Changes in the Gut Microbiota of Children with Autism Spectrum Disorder

Autism Res. 2020 Sep;13(9):1614-1625. doi: 10.1002/aur.2358. Epub 2020 Aug 24.


Alterations in the gut microbiota may influence gastrointestinal (GI) dysbiosis frequently reported in individuals with autism spectrum disorder (ASD). In this study, we sequenced the bacterial 16S rRNA gene to evaluate changes in fecal microbiota between 48 children with ASD and 48 healthy children in China. At the phylum level, the number of Firmicutes, Proteobacteria, and Verrucomicrobia decreased in children with ASD, while the Bacteroidetes/Firmicutes was significantly higher in autistic children due to enrichment of Bacteroidetes. At the genus level, the amount of Bacteroides, Prevotella, Lachnospiracea_incertae_sedis, and Megamonas increased, while Clostridium XlVa, Eisenbergiella, Clostridium IV, Flavonifractor, Escherichia/Shigella, Haemophilus, Akkermansia, and Dialister decreased in children with ASD relative to the controls. Significant increase was observed in the number of species synthesizing branched-chain amino acids (BCAAs), like Bacteroides vulgatus and Prevotella copri, while the numbers of Bacteroides fragilis and Akkermansia muciniphila decreased in children with ASD compared to the controls. Most importantly, the highest levels of pathogenic bacteria were different for each child with ASD in this cohort. We found that only one functional module, cellular antigens, was enriched in children with ASD, and other pathways like lysine degradation and tryptophan metabolism were significantly decreased in children with ASD. These findings provide further evidence of altered gut microbiota in Chinese ASD children and may contribute to the treatment of patients with ASD. LAY SUMMARY: This study characterized the gut bacteria composition of 48 children with ASD and 48 neurotypical children in China. The metabolic disruptions caused by altered gut microbiota may contribute significantly to the neurological pathophysiology of ASD, including significant increases in the number of species synthesizing BCAAs, and decreases in the number of probiotic species. These findings suggest that a gut microbiome-associated therapeutic intervention may provide a novel strategy for treating GI symptoms frequently seen in individuals with ASD. Autism Res 2020, 13: 1614-1625. © 2020 International Society for Autism Research, Wiley Periodicals, Inc.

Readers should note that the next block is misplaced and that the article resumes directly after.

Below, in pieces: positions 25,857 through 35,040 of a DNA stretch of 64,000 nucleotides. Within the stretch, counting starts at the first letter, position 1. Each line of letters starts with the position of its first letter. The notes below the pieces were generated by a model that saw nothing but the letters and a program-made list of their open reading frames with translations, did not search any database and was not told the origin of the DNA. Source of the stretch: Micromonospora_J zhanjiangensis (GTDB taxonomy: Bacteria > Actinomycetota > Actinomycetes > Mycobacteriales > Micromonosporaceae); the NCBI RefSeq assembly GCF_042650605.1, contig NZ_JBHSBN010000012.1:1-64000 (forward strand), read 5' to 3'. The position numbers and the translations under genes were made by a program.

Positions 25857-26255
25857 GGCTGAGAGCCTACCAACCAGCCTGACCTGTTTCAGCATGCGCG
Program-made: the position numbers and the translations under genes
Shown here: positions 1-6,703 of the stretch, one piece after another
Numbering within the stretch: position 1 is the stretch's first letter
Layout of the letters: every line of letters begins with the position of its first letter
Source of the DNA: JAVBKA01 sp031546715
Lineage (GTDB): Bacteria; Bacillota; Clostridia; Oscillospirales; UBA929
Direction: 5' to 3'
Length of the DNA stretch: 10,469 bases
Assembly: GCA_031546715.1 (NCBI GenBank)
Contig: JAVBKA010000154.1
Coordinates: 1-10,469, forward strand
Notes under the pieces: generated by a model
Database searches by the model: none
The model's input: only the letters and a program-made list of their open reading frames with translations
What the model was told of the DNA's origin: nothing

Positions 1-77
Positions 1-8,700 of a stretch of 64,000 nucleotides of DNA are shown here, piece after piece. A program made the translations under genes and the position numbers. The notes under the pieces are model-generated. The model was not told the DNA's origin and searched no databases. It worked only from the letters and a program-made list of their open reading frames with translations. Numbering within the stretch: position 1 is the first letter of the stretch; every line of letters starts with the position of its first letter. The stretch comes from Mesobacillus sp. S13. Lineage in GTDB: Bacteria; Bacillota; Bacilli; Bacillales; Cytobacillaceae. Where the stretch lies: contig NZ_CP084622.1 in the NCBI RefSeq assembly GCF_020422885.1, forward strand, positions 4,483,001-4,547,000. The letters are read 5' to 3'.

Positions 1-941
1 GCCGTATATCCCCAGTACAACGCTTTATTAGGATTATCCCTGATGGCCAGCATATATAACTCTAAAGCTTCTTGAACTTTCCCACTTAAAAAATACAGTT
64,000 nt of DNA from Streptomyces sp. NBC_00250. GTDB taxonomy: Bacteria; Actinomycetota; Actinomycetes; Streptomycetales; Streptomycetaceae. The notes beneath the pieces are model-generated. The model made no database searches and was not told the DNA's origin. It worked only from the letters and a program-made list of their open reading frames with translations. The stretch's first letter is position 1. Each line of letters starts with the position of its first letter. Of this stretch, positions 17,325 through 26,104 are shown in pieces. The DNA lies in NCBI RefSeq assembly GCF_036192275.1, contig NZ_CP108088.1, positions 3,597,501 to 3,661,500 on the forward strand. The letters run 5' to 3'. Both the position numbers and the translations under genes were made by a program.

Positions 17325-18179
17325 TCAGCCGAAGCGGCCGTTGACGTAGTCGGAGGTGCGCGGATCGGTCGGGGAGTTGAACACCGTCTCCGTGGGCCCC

Keywords: Akkermansia; Bacteroides; Prevotella; autism spectrum disorders; children; gut microbiota.

Publication types

  • Research Support, Non-U.S. Gov't

MeSH terms

  • Autism Spectrum Disorder / microbiology*
  • Bacteroides / genetics
  • Bacteroides / isolation & purification
  • Case-Control Studies
  • Child
  • Child, Preschool
  • China
  • Female
  • Gastrointestinal Microbiome* / genetics
  • Humans
  • Male
  • Prevotella / genetics
  • Prevotella / isolation & purification
  • RNA, Ribosomal, 16S


  • RNA, Ribosomal, 16S

Supplementary concepts

  • Bacteroides vulgatus
  • Prevotella copri